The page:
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Steelmakers Urge Gov’t to Adopt Protective Measures
Economy, Business And Markets

Steelmakers Urge Gov’t to Adopt Protective Measures

Despite 10-20% tariffs imposed on the import of steel products, domestic steel manufacturers still suffer from steel dumping by China and Russia, according to secretary of the Iranian Steel Producers Associations, Rasoul Khalifeh Soltan.

He noted that other countries in the Middle East have adopted antidumping measures to stem damage to their markets.

“For example, Turkey has banned the import of hot-rolled rebars from China, France, Romania, Japan, Russia, Ukraine and Slovakia since January as an anti-dumping measure,” IRNA quoted him as saying.

In the wake of the global crisis in the steel sector, a number of large steelmakers from China and Russia resorted to dumping their low-quality finished or semi-finished steel products in other countries’ markets at low prices.

Last February, the ISPA warned the Ministry of Industries, Mines and Trade that allocating foreign currency at official exchange rate (which is normally 20% below market exchange rates) for importing steel products would harm the domestic industry, leading to closure of many small steel plants.

The ministry finally decided to limit the allocation of official hard currency to some steel products, including thin steel sheets below 3 millimeters and stainless steel alloys and sheets. The decision also imposed import tariffs of 10-20% on various steel products.

However, ISPA Chairman Bahram Sobhani believes imposing 10-20% tariff is not enough to prevent the excessive steel imports.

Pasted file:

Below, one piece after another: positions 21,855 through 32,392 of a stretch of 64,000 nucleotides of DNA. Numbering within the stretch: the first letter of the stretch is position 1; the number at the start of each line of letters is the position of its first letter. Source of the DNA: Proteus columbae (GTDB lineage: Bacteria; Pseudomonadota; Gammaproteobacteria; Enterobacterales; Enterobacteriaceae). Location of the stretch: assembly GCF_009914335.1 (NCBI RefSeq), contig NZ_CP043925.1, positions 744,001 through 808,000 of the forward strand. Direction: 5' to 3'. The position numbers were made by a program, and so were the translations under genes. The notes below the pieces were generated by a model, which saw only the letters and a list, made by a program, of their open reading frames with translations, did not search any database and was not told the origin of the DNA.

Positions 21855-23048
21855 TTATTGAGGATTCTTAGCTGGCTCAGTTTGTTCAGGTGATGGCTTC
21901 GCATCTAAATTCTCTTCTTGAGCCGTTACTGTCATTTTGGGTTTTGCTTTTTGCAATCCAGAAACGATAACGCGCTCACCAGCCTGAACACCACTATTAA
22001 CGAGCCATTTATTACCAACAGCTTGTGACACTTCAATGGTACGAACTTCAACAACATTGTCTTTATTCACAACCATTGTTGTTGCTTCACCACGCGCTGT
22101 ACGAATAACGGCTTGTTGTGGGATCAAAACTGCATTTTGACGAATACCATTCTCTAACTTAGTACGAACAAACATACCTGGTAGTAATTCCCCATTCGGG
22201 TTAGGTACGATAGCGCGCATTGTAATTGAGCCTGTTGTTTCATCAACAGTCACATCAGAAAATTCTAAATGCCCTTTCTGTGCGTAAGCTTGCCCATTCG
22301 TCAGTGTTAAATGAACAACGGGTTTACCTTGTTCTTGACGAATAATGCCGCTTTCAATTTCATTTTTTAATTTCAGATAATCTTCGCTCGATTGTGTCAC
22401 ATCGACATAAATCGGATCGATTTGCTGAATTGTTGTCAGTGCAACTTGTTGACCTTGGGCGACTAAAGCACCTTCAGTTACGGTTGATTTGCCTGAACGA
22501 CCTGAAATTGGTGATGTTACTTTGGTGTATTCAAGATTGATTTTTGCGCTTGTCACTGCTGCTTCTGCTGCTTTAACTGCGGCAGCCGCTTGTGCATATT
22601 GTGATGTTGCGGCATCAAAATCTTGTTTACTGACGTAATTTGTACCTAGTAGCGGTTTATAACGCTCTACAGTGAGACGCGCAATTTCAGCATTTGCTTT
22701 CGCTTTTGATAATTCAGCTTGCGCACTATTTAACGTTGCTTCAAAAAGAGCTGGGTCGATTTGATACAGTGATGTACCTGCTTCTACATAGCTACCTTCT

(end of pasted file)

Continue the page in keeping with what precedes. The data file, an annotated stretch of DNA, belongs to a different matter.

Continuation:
“The imposed tariffs are not effective as they are compensated by the global decline in steel prices,” he said, suggesting that a tariff of at least 30% be imposed to combat steel dumping.

Deputy industries minister, Jafar Sarqini, had earlier announced that between 5 and 7 million tons of steel products are imported annually.

The sharp decline in global steel prices over the past few months have left most domestic steelmakers unable to compete in the global markets. Low domestic and regional demand has also added to the problems of domestic steel manufacturers.

On the one hand, an unprecedented downturn in domestic housing and construction sectors has considerably reduced demand for steel sections such as reinforcing bars and girders. On the other, instability in the region’s political and security atmosphere has led to decreased demand.

For example, according to steel market analysts, Saudi Arabia had many construction and infrastructure projects in the pipeline but the war in Yemen has caused many such projects to be either cancelled or postponed.

Iraq, as another example, used to import enormous amounts of steel from Iran but terrorism has considerably reduced the country’s import of construction materials such as steel and cement.

In order to survive, many Iranian steel companies have received loans at high interest rates of up to 30%, which they are now unable to repay.

While the administration cannot change the situation in international and regional markets, experts expect it to protect domestic steel manufacturers by imposing protective tariffs and confronting the dumping policies of some foreign countries.

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